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Ind-Eng Test: Pad up for turner with a twist

The Indian camp shouldn’t have any reason to complain, considering how they punished the opposition in spin-friendly conditions in the previous game
India captain Virat Kohli at nets at the Sardar Patel Stadium on Monday.

Sayak Banerjee   |   Calcutta   |   Published 24.02.21, 02:09 AM

If a pink-ball Day-Night Test calls for a special setting, nothing perhaps could beat the refurbished Motera Stadium in grandeur. But the jaw-dropping facility in Ahmedabad only forms the backdrop of the third India-England Test which begins on Wednesday, with the pitch and the pink ball hijacking all the spotlight.

When one looked at pictures of the Motera pitch last week, it would have been quite tough to differentiate between the 22-yard strip and the outfield. But on match-eve, one noticed that just around 2-3mm of grass had been spared on the surface, which looks reddish in colour. Not that it comes as a surprise though, the grass was always supposed to be trimmed.

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The Indian camp shouldn’t be having any reason to complain, considering how they punished the opposition in spin-friendly conditions in the previous Test to level the series.

Joe Root and his men seem prepared for another trial by spin, finding similarities with the pitch that was used for the first Test. His counterpart Virat Kohli, though, feels pacers would still have a role to play with the pink SG ball, especially under lights.

“The pink ball does tend to swing a lot more than the normal red ball.

“It’s much more challenging to play with the pink ball regardless of the nature of the pitch. Especially in the evening, if as a batting team you’re beginning your innings under lights, the starting one-and-a-half hours will be challenging,” Kohli said on Tuesday.

England skipper Root is also of the view that extra lateral movement, if any, would favour his team, though Kohli countered it emphatically. “We’ve beaten them at their home too where the ball does a lot more. There are many weaknesses in the opposition side if you are keen to exploit them.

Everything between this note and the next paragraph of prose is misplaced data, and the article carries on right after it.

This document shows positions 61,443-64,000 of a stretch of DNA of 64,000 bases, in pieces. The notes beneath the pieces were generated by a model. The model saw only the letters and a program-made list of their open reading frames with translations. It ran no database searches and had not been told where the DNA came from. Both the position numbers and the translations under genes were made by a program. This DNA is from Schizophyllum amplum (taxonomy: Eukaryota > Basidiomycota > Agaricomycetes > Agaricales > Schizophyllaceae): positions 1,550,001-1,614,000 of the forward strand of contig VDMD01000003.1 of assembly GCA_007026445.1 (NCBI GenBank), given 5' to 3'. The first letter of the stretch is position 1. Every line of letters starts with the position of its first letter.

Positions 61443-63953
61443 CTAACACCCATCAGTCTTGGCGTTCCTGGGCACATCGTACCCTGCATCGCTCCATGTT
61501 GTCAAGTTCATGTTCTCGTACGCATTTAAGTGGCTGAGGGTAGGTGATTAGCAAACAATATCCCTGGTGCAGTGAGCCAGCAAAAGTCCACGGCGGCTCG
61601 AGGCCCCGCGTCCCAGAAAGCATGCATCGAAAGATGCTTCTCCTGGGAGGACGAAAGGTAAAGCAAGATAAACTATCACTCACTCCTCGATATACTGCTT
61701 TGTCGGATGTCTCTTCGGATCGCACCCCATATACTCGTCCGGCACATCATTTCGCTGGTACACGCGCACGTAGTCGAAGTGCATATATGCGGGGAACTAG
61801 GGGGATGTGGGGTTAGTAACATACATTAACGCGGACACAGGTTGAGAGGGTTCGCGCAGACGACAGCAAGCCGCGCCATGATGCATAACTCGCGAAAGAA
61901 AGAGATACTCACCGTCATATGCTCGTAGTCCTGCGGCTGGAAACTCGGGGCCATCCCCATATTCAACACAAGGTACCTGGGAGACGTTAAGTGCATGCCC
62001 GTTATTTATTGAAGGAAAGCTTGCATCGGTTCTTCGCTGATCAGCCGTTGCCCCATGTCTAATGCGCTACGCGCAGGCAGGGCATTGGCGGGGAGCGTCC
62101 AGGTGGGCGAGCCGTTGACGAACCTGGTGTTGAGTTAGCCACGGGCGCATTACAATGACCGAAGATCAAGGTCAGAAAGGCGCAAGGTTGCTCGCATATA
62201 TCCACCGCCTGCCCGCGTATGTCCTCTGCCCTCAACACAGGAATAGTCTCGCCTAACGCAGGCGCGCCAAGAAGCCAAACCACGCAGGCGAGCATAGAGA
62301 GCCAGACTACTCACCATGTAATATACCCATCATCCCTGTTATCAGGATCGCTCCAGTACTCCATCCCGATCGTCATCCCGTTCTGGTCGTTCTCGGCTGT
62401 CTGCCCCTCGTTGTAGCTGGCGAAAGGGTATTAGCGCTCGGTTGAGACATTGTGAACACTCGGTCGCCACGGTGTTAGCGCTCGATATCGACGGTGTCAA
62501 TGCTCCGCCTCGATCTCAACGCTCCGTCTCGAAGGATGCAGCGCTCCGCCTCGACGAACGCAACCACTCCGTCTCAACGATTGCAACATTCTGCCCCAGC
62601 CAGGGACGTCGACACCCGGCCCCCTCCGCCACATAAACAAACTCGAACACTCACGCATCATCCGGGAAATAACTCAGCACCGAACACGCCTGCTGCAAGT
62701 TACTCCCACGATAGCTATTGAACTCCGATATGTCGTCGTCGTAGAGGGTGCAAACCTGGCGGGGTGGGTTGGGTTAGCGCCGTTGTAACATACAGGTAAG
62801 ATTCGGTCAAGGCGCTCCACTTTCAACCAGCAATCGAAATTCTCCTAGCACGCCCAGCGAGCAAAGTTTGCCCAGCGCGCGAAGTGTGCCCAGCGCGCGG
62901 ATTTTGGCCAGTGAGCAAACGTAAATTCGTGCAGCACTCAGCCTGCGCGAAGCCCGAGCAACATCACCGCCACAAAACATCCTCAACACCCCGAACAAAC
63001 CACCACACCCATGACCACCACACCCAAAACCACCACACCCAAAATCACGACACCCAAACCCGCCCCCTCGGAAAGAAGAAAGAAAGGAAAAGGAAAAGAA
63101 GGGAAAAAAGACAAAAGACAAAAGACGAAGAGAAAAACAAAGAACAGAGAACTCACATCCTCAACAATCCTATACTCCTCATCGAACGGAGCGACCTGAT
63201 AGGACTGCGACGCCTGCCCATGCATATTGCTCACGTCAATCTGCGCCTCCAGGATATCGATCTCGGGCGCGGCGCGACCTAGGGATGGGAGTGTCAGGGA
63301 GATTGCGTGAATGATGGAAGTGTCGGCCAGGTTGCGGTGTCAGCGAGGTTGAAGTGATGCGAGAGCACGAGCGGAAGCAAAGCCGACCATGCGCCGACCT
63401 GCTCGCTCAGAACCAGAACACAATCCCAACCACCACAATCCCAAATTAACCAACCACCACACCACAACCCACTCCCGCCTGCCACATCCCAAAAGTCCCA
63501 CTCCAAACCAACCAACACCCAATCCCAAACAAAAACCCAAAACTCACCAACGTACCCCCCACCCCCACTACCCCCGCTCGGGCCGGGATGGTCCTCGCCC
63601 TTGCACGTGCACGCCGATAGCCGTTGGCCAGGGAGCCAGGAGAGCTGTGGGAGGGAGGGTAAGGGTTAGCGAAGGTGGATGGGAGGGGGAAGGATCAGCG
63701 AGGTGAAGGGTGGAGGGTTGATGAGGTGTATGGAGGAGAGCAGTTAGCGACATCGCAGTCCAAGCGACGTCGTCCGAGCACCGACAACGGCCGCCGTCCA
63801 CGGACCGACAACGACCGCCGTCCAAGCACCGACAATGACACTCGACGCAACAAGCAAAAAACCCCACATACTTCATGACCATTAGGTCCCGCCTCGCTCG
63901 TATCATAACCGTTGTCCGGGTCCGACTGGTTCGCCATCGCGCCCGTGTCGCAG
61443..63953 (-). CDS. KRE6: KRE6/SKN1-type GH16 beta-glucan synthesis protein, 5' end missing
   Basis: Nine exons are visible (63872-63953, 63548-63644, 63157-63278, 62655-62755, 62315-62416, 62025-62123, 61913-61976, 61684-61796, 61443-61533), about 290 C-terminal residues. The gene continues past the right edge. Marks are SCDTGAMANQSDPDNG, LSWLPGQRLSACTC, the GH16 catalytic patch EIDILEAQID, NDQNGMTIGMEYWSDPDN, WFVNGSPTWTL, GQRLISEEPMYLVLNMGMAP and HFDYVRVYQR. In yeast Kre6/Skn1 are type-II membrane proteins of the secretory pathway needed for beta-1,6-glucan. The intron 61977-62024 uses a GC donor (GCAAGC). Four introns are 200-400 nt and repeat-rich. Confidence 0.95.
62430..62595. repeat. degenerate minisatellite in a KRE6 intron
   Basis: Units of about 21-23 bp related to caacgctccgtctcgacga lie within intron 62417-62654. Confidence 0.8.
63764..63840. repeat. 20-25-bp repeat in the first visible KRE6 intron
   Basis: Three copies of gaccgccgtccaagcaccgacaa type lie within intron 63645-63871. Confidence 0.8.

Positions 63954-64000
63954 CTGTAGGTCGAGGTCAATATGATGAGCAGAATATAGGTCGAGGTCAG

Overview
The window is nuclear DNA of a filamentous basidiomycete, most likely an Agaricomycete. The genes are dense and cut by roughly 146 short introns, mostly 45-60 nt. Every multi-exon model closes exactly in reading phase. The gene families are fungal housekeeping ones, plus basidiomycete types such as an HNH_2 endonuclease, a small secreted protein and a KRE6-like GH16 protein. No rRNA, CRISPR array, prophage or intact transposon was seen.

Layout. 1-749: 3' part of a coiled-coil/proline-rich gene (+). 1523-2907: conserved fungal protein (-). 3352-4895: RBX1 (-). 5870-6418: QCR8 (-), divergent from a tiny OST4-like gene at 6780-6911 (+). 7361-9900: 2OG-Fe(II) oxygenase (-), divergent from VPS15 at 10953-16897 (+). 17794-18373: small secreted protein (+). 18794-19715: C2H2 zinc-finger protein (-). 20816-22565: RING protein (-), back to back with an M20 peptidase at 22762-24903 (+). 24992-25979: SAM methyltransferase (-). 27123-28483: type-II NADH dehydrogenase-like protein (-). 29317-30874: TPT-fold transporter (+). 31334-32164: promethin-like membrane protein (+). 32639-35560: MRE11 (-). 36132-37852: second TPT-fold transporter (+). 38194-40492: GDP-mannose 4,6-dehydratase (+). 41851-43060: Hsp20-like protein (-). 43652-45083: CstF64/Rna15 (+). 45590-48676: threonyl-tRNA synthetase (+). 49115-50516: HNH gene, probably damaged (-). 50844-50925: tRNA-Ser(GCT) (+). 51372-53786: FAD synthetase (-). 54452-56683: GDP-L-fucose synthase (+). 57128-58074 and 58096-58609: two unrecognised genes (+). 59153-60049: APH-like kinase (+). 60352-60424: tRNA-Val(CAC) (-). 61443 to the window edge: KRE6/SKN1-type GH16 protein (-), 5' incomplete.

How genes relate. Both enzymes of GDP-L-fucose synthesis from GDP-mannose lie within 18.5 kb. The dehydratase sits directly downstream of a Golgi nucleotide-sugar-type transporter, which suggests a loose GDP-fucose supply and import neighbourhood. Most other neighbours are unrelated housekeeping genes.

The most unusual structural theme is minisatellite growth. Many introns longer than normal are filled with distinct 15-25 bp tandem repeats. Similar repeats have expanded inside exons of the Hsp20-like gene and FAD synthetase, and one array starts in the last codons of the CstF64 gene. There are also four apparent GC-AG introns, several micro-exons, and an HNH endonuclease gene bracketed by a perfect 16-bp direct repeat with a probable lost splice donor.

“If the track is seamer-friendly, it will be so for us too and among other teams, we probably have the best bowling attack in the world.

“We’re not really worried about what the ball might bring to the table, we’re ready for anything that comes our way,” was Kohli’s reply.

What’s common between the two teams? Both were blown away in their previous pink-ball assignments — England were bundled out for 58 by New Zealand and India fell for an embarrassing 36 against Australia. Kohli, however, explained it as “bizarre experiences for two quality sides”.

“These are not a hindrance or mental scars but something you learn from and move ahead and improve as cricketers… You understand how to come out of such tough situations,” he said.

Expressing his viewpoint, Root stated: “I think a trend in all the pink-ball Tests is that there have been collapses on occasions.

“It is something that as a batting group you need to make sure you stop.

“What stands out for me is the vital first 20 balls, making sure you get used to tracking the ball and the conditions and then be aware of how things can change during the day, not just in that twilight period.”

Team combination

Irrespective of how the wicket turns out to be, India are unlikely to go in with three spinners. That implies Kuldeep Yadav is almost certain to be benched. But who would take his place?

Is Umesh Yadav match fit? Or will it be Hardik Pandya joining Jasprit Bumrah and Ishant Sharma to do the job of the third seamer?

Or is there a surprise in store? It remains to be seen what Kohli and head coach Ravi Shastri decide.

For England, though, the return of James Anderson and Jofra Archer is almost a certainty, while Jonny Bairstow could replace Dan Lawrence.

Forming a proper XI will be a tricky call for the visitors too as the World Test Championship final berth could well be playing on their minds as well.

Match starts: 2.30pm



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